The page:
Novice asking for any advice

Just ordered my first 1957 356 speedster replica and will be finished and delivered in November 2018. Builder: Vintage Motorcars (Speedsters) of Scottsdale Az. Have owned  1964 bug and 1966 bus 25 years ago.  I would be more than appreciative if anyone has any words of wisdom and advice moving forward to make this new venture/transition smooth such as: first things first when the car arrives,  Or, how about any advice for car  insurance, or maintenance schedules, etc. Any advice would help to avoid any novice mistakes. thank you.

Danny  the newbie

Original Post

Welcome to the Madness, Danny!

There is a new vehicle delivery checklist that should be helpful, found under the Resource tab up above and here:

https://www.speedsterowners.co...acceptance-checklist

For maintenance and such, just get a good VW service manual like a Bentley or Chiltons or Heywood and do what that tells you.  They’re not complicated cars, but you’ll be getting a brand new one so there is some break-in things to consider, which we can help walk you through.

For insurance, I use Hagerty, but there are other options so shop around and get the best deal you can.

Good luck with your new toy!

I would go out and visit the builder before it is completed and when it is done.  Drive it around Phoenix for a week or 2 making a list of any issues found that need to be fixed before paying in full and taking delivery.  Not prudent to sit back and just wait for it to be delivered to their doorstep.  Make sure you get a detailed engine/trans build sheet - to include parts used (like Engle 110 cam, heads, size of valves, etc).  Is this a VW pan or custom chassis build? How will it be registered in your home - California. Assume it is an air cooled engine?  Ensure a competent engine builder builds the engine.

None of this is aimed at Vintage Motor cars - it would apply to custom car builder.

There is a short VS owners manual posted here.  Far from comprehensive.  Spring for a Bently manual and How to Keep Your VW alive.

Newbie Danny Bader of Nipomo posted:

Thx Robert 

Make sure you read this article so you know the difference between Agreed Value policies and Stated Value policies:

https://www.lelandwest.com/sta...ic-car-insurance.cfm

You're going to want an Agreed Value policy and it's up to you what to value the car at so long as the insurance company agrees the amount isn't ridiculous. They will check similar cars etc to determine if you're asking to insure it for too much. I paid $24K for my car but to replace it would be about $30K so I have my car insured for $30K and the insurance company AGREED to pay me that much if it is a total loss.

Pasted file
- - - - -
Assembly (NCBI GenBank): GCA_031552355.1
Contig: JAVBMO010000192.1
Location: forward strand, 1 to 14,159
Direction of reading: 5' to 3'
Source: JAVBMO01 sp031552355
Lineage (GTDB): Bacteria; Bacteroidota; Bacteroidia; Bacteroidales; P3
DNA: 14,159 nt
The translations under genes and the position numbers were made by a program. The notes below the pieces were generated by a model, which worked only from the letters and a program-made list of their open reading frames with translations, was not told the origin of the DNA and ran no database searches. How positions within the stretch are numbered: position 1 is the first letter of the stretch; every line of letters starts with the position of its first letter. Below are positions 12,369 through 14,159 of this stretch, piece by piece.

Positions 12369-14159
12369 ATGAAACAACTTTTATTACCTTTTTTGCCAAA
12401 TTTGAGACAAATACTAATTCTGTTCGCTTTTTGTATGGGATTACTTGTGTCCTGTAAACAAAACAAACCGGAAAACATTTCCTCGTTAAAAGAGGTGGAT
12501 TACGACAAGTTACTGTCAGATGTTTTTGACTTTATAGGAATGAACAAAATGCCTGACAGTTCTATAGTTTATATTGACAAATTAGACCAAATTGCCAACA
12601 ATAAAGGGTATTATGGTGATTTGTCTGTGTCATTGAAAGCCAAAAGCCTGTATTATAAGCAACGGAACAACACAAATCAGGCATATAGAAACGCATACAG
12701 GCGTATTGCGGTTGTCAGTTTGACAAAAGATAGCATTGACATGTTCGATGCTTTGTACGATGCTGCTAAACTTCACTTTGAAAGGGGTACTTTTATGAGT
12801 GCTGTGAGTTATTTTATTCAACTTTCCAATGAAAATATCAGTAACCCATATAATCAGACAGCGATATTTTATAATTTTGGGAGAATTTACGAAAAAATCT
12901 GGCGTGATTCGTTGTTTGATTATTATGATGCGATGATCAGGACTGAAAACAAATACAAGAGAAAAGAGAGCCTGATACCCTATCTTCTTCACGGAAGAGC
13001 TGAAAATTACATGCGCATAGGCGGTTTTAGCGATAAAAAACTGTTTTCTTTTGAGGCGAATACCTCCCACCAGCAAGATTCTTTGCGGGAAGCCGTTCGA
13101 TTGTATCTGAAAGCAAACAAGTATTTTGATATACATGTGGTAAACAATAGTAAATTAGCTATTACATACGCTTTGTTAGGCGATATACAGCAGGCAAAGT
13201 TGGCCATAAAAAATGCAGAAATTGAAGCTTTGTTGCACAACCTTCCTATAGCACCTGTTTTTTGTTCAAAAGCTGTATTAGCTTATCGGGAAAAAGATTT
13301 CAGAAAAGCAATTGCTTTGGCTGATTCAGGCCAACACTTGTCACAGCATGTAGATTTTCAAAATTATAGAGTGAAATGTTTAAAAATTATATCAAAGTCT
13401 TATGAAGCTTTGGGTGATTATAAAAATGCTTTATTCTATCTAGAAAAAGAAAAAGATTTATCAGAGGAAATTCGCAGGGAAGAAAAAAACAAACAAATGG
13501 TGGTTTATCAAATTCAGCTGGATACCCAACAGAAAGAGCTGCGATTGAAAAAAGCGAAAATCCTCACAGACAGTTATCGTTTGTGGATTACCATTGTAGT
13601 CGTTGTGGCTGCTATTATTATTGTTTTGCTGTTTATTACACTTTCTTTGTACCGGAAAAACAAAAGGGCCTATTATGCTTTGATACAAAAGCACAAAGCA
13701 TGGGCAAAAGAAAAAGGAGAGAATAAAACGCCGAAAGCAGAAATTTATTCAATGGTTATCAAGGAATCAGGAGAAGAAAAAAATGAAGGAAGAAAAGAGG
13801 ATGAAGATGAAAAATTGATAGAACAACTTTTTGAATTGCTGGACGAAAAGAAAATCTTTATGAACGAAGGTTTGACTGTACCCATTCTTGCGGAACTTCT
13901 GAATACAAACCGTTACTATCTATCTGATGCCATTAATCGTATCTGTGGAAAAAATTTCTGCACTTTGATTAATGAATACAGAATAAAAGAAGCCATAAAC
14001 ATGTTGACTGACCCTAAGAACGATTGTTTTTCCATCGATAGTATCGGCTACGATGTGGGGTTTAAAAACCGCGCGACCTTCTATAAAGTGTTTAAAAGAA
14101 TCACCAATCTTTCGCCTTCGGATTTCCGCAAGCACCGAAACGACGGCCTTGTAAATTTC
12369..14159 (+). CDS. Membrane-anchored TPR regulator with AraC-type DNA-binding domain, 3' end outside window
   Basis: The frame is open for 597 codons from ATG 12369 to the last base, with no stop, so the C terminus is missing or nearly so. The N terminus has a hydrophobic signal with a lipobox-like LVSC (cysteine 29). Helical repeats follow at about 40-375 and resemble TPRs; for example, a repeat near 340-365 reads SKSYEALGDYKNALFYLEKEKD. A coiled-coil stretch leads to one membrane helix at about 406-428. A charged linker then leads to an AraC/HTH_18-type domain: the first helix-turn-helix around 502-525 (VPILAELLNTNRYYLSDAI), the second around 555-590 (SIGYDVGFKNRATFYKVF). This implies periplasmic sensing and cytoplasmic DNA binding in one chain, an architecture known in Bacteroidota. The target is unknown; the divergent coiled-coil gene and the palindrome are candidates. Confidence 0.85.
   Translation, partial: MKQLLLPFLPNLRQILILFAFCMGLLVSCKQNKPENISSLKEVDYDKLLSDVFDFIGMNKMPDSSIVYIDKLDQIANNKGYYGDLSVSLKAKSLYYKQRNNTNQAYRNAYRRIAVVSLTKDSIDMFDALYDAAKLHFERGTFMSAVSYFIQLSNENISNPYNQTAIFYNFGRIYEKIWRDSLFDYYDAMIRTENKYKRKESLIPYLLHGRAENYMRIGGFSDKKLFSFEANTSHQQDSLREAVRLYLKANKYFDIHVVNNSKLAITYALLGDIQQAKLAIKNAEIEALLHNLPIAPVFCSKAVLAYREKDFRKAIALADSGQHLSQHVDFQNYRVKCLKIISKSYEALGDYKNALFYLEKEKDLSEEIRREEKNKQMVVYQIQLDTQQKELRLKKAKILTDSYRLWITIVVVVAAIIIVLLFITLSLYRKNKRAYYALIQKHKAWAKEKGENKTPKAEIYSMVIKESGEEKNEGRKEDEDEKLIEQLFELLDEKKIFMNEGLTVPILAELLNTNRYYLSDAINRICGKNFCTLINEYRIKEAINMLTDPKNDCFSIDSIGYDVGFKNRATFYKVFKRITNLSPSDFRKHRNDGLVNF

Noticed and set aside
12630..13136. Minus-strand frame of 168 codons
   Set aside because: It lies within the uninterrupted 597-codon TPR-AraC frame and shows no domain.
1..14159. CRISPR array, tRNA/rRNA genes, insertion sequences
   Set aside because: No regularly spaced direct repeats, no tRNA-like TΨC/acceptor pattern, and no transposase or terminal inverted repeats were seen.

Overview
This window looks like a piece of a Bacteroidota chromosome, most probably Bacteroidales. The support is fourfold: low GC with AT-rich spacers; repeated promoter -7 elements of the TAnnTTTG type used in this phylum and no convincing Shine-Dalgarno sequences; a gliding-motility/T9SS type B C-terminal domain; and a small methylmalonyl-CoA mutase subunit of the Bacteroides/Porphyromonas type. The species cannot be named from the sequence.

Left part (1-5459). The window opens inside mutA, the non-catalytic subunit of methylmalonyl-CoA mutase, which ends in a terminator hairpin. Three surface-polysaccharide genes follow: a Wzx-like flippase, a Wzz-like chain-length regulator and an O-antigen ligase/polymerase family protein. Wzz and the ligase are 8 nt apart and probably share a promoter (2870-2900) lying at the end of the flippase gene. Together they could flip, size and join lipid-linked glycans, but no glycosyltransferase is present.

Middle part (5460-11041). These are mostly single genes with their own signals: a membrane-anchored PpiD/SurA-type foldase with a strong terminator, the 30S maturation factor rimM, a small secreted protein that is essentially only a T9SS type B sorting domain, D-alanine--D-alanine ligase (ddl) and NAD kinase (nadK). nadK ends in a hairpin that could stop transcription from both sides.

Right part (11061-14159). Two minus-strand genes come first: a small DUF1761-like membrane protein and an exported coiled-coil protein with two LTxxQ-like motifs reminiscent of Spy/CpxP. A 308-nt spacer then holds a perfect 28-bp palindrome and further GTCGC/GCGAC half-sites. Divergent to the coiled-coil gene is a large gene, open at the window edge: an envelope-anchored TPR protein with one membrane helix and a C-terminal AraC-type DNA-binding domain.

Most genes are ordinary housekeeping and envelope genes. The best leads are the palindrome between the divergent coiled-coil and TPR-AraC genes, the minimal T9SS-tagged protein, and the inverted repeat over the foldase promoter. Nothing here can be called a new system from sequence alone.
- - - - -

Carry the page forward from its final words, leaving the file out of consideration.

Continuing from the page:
First, understand that these are not "real" cars. While you may be spending $30,000 plus, it doesn't buy you the same turn-the-key-and-forget-about-it experience as you get with a modern car of the same cost. As with any low-volume produced item there will be some minor (hopefully) problems in the beginning. And beyond.   

With this in mind, find a local mechanic who specializes in vintage Volkswagens--which is, in a sense, what you own. Become his friend. You'll need him. 

Justin and crew?: Vintage Motorcar, Scottsdale AZ, vintagespeedsters.com (Speedsters at this time)

Greg Leach: Vintage Motorcars, Hawaiian Gardens, CA, vintagespyders.com (Spyders, Speedsters, and coupes, AND all of Kirk's former employees)

There is a difference, and I don't think the Arizona guy picked the name by mistake or chance. Greg has been using the name for a number of years since he was visited upon by the Porsche legal team......

wombat posted:

First, understand that these are not "real" cars. While you may be spending $30,000 plus, it doesn't buy you the same turn-the-key-and-forget-about-it experience as you get with a modern car of the same cost. As with any low-volume produced item there will be some minor (hopefully) problems in the beginning. And beyond.   

With this in mind, find a local mechanic who specializes in vintage Volkswagens--which is, in a sense, what you own. Become his friend. You'll need him. 

Gosh, I guess I shouldn't be spending real money on it.

Just kidding.

They are "real" cars. They are however not what they appear to be if they are wrapped in all the Porsche badging etc.

They are a different ownership experience though.

 

Add Reply

Likes (0)
×
×
×
×
×